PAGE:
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Catharanthus roseus (Madagascar Periwinkle) is a species of Catharanthus native and endemic to Madagascarmarker. Synonyms include Vinca rosea (the basionym), Ammocallis rosea, and Lochnera rosea; other English names occasionally used include Cape Periwinkle, Rose Periwinkle, Rosy Periwinkle, and "Old-maid".In India it is known as "Nithyakalyani".

In the wild, it is an endangered plant; the main cause of decline is habitat destruction by slash and burn agriculture. It is also however widely cultivated and is naturalised in subtropical and tropical areas of the world.

It is an evergreen subshrub or herbaceous plant growing to 1 m tall. The leaves are oval to oblong, 2.5–9 cm long and 1–3.5 cm broad, glossy green, hairless, with a pale midrib and a short petiole 1–1.8 cm long; they are arranged in opposite pairs. The flowers are white to dark pink with a darker red centre, with a basal tube 2.5-3 cm long and a corolla 2–5 cm diameter with five petal-like lobes. The fruit is a pair of follicles 2–4 cm long and 3 mm broad.

Cultivation and uses

The species has long been cultivated for herbal medicine and as an ornamental plant.In traditional Chinese medicine, extracts from it have been used to treat numerous diseases, including diabetes, malaria, and Hodgkin's disease. The substances vinblastine and vincristine extracted from the plant are used in the treatment of leukemia.

This conflict between historical indigenous use, and recent patents on C.roseus-derived drugs by western pharmaceutical companies, without compensation, has led to accusations of biopiracy.

It can be dangerous if consumed orally. It can be hallucinogenic, and is cited (under its synonym Vinca rosea) in Louisiana State Act 159.

As an ornamental plant, it is appreciated for its hardiness in dry and nutritionally deficient conditions, popular in subtropical gardens where temperatures never fall below 5 °C to 7 °C, and as a warm-season bedding plant in temperate gardens. It is noted for its long flowering period, throughout the year in tropical conditions, and from spring to late autumn in warm temperate climates. Full sun and well-drained soil are preferred. Numerous cultivars have been selected, for variation in flower colour (white, mauve, peach, scarlet and reddish-orange), and also for tolerance of cooler growing conditions in temperate regions. Notable cultivars include 'Albus' (white flowers), 'Grape Cooler' (rose-pink; cool-tolerant), the Ocellatus Group (various colours), and 'Peppermint Cooler' (white with a red centre; cool-tolerant).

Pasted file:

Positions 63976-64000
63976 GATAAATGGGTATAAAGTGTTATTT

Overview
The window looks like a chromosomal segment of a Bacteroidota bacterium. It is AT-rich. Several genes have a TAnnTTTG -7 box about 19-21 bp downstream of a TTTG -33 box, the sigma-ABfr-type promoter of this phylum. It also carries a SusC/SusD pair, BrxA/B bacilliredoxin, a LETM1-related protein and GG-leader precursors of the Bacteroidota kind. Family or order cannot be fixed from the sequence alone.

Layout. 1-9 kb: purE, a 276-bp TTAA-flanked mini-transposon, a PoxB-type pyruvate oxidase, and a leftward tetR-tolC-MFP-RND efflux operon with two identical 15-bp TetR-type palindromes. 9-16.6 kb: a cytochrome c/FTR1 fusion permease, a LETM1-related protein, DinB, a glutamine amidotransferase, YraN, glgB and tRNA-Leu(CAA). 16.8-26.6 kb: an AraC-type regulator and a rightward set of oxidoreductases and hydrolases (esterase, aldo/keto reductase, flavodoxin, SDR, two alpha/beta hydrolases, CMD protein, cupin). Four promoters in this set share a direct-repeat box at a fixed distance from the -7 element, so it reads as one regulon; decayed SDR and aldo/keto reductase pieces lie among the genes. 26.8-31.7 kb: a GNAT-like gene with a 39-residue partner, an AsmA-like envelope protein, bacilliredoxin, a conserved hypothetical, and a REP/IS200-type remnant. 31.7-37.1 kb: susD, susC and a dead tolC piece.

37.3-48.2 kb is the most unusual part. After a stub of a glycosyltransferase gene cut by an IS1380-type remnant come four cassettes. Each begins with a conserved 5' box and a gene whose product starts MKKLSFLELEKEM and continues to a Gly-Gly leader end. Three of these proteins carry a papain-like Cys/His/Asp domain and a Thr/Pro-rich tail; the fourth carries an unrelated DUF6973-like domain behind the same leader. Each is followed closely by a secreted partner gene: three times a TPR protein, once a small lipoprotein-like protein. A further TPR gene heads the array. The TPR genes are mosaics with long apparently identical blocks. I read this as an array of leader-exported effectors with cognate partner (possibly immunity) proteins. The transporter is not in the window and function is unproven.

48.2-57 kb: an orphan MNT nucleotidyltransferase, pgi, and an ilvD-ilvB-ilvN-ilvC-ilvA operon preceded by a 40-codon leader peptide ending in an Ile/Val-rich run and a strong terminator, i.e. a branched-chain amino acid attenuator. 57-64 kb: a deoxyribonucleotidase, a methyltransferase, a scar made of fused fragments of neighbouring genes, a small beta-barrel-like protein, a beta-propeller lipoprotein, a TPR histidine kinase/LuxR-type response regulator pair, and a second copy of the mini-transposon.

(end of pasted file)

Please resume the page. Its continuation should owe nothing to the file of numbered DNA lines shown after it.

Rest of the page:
C. roseus is used in plant pathology as an experimental host for phytoplasmas. This is because it is easy to infect with a large majority of phytoplasmas, and also often has very distinctive symptoms such as phyllody and significantly reduced leaf size.

Chemistry

Several chemical compounds can be found in Catharanthus roseus.

Alkaloids



Flavonoids



References

  1. Flora of Madagascar: Catharanthus roseus
  2. Germplasm Resources Information Network: Catharanthus roseus
  3. DrugDigest: Catharanthus roseus
  4. Flora of China: Catharanthus roseus
  5. College of Micronesia: Catharanthus roseus
  6. Huxley, A., ed. (1992). New RHS Dictionary of Gardening. Macmillan ISBN 0-333-47494-5.
  7. Jepson Flora: Catharanthus roseus
  8. C. Marcone, A. Ragozzino, E. Seemuller (1997) Dodder transmission of alder yellows phytoplasma to the experimental host Catharanthus roseus (periwinkle) Forest Pathology 27 (6), 347–350.
  9. Chung-Jan Chang. Pathogenicity of Aster Yellows Phytoplasma and Spiroplasma citri on Periwinkle. Presented at the 89th Annual Meeting of The American Phytopathological Society August 12, 1997, Rochester, NY
  10. www.botany.hawaii.edu
  11. Southern Herbals Limited
  12. Characterization of the anthocyanins of Catharanthus roseus (L.) G. Don in vivo and in vitro by electrospray ionization ion trap mass spectrometry, Anna Piovan, Raffaella Filippini, Donata Favretto, 1998


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